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July 7, 2011 at 12:32 PM

Pro-tunnel campaign shows off environmental support

Posted by Emily Heffter

At a news conference Thursday morning, five longtime environmental activists said they support the Highway 99 tunnel. They're at odds with environmentalist Mayor Mike McGinn and the Sierra Club, which has financed Referendum 1, an effort to stop the tunnel.

The referendum is on the Aug. 16 ballot.

There's a divide among environmentalists, acknowledged Seattle Aquarium chief executive Bob Davidson, one of those on hand to show support for the tunnel. He said people who have been involved in the discussion for years believe in their side of the argument with a religious fervor.

"Rational discussion doesn't carry the day," he said.

The pro-tunnel campaign Let's Move Forward gathered together Davidson and four others, each of whom said they don't generally support highway projects and acknowledged the anti-tunnel crowd makes good points about global warming.

But they said they were won over by a belief the tunnel will take cars off the city streets and make them safer for pedestrians, and by the possibility of a redesigned waterfront without a viaduct in the middle of it.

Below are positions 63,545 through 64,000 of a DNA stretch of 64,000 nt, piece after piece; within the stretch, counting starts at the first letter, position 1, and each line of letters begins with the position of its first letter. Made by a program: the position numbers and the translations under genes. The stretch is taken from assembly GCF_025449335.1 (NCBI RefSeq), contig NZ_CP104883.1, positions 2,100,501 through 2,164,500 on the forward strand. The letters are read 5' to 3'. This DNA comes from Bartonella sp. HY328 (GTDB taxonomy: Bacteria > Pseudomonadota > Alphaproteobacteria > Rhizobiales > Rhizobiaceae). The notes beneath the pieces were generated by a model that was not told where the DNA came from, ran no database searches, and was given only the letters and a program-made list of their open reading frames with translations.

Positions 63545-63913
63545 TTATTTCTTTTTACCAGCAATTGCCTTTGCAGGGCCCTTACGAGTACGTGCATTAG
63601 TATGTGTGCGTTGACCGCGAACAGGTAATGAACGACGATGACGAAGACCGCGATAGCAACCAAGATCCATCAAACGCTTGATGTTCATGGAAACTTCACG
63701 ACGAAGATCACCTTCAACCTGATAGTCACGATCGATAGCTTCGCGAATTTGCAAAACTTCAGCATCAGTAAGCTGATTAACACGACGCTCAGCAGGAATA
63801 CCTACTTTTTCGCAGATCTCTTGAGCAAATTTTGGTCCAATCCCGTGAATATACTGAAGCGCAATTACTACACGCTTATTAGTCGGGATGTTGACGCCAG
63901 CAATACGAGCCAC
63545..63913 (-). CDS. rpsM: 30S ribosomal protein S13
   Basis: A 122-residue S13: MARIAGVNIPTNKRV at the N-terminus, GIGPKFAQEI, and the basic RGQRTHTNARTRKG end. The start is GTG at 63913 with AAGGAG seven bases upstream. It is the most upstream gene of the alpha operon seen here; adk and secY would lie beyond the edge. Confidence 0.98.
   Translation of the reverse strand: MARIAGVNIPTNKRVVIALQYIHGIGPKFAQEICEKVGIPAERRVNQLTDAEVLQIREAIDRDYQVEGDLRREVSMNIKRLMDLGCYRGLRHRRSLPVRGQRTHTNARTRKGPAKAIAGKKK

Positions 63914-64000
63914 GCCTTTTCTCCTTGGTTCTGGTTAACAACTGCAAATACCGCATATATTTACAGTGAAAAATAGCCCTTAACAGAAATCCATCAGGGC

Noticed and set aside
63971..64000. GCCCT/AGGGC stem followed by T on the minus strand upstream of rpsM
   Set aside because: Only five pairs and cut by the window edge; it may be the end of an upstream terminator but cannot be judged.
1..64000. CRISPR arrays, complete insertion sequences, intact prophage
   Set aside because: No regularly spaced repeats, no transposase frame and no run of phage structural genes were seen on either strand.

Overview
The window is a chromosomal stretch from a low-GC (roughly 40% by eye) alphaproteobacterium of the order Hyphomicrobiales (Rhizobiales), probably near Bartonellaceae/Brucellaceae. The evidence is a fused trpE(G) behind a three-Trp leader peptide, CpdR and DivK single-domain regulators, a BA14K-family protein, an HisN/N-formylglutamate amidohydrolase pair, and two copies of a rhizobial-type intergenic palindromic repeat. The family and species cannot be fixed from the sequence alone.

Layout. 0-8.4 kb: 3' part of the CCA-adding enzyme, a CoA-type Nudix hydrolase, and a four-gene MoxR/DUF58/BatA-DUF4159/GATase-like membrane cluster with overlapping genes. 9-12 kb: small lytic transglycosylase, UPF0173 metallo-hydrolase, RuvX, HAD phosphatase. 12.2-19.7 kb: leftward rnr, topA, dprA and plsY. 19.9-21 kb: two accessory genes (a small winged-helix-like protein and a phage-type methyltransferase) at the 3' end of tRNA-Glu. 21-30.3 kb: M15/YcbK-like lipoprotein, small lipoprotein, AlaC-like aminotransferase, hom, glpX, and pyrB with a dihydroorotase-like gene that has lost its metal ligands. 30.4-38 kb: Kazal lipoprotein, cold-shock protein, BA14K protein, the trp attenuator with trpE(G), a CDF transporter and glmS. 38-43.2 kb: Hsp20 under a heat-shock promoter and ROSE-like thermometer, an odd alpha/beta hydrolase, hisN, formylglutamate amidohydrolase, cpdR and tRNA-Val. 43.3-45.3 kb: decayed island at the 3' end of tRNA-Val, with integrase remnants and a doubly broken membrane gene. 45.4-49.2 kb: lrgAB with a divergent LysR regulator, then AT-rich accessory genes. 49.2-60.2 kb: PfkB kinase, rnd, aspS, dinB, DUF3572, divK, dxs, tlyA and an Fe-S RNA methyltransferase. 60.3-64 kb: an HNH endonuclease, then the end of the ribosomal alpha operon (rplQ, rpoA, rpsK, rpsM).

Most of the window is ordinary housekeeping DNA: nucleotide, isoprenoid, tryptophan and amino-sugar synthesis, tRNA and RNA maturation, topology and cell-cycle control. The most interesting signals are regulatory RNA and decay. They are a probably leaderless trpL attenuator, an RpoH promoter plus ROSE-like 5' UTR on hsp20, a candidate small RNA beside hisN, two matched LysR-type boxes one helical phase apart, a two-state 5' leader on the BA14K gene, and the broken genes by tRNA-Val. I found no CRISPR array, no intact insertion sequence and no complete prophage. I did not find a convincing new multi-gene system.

"If you want to get people out of their cars and get them onto bikes ... the solution is not to turn it into Montlake Boulevard on the bay," said Russ Daggatt, a board member at Earthjustice, a national nonprofit public-interest law firm, and a conservation organization called American Rivers.

Several of them said supporting the tunnel was something of a compromise. "This is not easy, but I think at the end of the day it's the best alternative," said Peter Goldman, director of the Washington Forest Law Center.

Goldman says he voted for McGinn, the city's chief tunnel opponent. But he said he was giving $1,000 to the pro-tunnel campaign.

Kathy Fletcher, founder and former executive director of People for Puget Sound, also said she was an early opponent of a tunnel, but her views changed during the time she sat on a stakeholder committee.

"I cannot see the sense in taking it (the Alaskan Way Viaduct) down and putting all the cars that were on it back on the surface," said Maryanne Tagney-Jones, who serves on the Council of Advisors at the Cascade Land Conservancy.

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